Hawaii Six O - Gary Wagner
It’s All About Dollar Weakness
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Gold futures are trading fractionally higher today, with the most active June 2018 Comex contract currently fixed at $1,348.60, a net gain of $0.70 on the day. Spot gold is currently trading up $0.20 on the day and fixed at $1345.60.
According to the KGX (Kitco Gold Index), it is dollar weakness that is 100% accountable for today’s fractional price increase. Gold has gained five dollars in value based upon a weakening US dollar, with a net decline of $4.80 as a direct result of sellers bidding gold pricing lower.
On Friday after the U.S. markets had closed for the day, a U.S.-led missile strike directed at Syrian chemical weapons installations commenced.
As reported by the New York Times, “The United States and European allies launched airstrikes on Friday night against Syrian research, storage, and military targets as President Trump sought to punish President Bashar al-Assad for a suspected chemical attack near Damascus last weekend that killed more than 40 people.”
This proportional strike hit three of President Assad’s chemical weapons facilities, which included a scientific production research center in Damascus along with two chemical weapons facilities west of Homs.
Although Trump said, “We are prepared to sustain this response until the Syrian regime stops its use of prohibited chemical agents.”, It is widely believed that this limited and proportional strike is a “one and done” military scenario.
In trading overseas yesterday as the Australian market opened for the week, gold pricing was modestly lower, trading off by about four dollars on the day. Fears that Russia would retaliate for the missile strike subsided as Russia condemned the action but did not react with any military operations at any of the missile launch sites.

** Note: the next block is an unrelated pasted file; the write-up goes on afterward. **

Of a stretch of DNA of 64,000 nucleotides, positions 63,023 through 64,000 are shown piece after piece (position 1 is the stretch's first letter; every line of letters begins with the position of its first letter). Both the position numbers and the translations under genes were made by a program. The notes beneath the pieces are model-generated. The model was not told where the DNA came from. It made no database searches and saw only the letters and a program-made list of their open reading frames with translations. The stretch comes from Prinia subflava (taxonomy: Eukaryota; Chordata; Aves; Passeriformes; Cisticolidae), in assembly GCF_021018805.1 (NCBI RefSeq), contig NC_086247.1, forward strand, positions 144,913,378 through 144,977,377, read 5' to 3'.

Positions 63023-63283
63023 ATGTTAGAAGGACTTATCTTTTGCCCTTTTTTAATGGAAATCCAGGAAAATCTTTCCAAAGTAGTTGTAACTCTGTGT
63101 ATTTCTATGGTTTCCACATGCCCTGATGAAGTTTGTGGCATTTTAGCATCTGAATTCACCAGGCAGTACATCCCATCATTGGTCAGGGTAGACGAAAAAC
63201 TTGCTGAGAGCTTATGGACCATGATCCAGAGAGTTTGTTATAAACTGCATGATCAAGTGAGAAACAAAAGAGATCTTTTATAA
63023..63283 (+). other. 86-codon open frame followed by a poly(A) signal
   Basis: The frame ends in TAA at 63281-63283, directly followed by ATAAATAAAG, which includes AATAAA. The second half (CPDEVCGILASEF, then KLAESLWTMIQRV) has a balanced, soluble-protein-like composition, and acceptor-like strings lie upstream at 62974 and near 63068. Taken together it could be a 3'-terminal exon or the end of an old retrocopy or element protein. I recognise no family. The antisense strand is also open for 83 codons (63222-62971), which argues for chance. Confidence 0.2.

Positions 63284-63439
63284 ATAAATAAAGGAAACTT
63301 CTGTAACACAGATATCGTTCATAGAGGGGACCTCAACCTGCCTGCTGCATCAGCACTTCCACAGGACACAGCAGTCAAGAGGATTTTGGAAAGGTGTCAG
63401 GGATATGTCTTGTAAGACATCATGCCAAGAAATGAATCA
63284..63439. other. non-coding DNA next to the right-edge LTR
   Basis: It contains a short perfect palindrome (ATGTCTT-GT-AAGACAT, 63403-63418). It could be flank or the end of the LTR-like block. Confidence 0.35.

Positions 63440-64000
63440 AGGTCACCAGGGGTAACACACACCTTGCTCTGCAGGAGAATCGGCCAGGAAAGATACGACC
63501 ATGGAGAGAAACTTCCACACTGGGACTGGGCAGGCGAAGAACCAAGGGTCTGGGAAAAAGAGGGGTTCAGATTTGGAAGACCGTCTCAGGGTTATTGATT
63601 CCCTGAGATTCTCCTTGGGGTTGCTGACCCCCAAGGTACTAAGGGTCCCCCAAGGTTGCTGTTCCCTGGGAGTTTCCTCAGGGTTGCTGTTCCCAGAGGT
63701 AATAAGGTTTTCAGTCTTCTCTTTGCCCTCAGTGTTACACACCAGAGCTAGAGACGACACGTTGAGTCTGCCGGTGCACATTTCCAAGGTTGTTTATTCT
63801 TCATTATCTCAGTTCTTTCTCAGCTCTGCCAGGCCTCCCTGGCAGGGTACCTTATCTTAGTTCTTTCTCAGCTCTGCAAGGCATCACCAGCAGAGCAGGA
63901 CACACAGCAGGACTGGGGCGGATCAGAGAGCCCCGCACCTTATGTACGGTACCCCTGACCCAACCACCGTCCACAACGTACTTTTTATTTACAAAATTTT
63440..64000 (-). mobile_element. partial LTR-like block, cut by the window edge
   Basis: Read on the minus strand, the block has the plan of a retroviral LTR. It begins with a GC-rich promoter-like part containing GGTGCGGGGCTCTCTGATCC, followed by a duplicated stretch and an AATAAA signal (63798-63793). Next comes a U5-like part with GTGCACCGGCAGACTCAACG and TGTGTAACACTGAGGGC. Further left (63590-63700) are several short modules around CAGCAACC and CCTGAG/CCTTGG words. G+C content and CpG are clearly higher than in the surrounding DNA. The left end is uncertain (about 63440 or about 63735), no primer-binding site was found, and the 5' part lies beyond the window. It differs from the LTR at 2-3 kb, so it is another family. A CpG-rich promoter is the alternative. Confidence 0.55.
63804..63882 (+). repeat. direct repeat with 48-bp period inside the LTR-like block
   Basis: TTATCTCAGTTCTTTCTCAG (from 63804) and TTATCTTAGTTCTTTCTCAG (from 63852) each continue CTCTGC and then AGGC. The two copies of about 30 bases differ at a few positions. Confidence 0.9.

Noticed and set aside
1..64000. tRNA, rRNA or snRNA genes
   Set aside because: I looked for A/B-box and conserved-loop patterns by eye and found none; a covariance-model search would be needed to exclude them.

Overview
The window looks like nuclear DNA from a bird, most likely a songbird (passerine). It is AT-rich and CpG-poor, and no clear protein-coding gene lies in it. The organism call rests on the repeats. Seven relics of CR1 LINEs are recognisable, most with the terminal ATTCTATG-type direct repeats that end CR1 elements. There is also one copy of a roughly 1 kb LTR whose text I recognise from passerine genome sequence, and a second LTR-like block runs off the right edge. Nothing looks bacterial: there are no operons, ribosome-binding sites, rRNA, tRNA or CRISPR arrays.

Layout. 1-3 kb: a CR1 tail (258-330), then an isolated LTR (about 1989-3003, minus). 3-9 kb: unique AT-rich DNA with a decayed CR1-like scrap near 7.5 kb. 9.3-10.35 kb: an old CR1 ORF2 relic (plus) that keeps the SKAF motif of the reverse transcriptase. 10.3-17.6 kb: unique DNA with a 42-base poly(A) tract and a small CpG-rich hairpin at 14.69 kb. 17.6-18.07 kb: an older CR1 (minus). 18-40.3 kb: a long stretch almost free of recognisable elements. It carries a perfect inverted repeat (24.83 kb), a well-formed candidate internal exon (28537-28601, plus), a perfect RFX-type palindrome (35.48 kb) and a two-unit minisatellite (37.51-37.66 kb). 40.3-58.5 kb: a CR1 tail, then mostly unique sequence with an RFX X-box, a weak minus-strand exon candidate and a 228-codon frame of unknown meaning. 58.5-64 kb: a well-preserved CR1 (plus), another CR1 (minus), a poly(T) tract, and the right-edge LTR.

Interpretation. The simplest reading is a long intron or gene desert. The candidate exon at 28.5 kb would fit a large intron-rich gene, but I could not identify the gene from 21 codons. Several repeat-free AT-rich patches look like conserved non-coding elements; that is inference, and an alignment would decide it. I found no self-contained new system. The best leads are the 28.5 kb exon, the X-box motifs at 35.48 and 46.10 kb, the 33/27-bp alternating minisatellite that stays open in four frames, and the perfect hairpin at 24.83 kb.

Today’s modestly higher gold prices were a result of a lower dollar, and today’s dollar weakness can be attributed to an early morning tweet by President Trump. Trump's tweet said, “Russia and China are playing the Currency Devaluation game as the U.S. keeps raising interest rates. Not acceptable!’
Russia and China are playing the Currency Devaluation game as the U.S. keeps raising interest rates. Not acceptable!— Donald J. Trump (@realDonaldTrump) April 16, 2018
According to Michael Kosares, founder of gold broker USAGOLD, in an interview with MarketWatch, Trump’s tweet resurrected “concerns from late January when Treasury Secretary [Steven] Mnuchin seemed to reverse the traditional strong dollar policy at the Davos conference.”
Traders have once again moved their attention to the current trade dispute with China and the United States as well as any possible (although unlikely) retaliatory move by Russia in regard to this weekend’s military strike in Syria.
The fact that gold pricing remains steady and fractionally higher now that the retaliatory strike against Syrian chemical weapons facilities has concluded suggests not only support for gold pricing in this area but the real potential for gold pricing to continue to trade higher.
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Wishing you as always, good trading,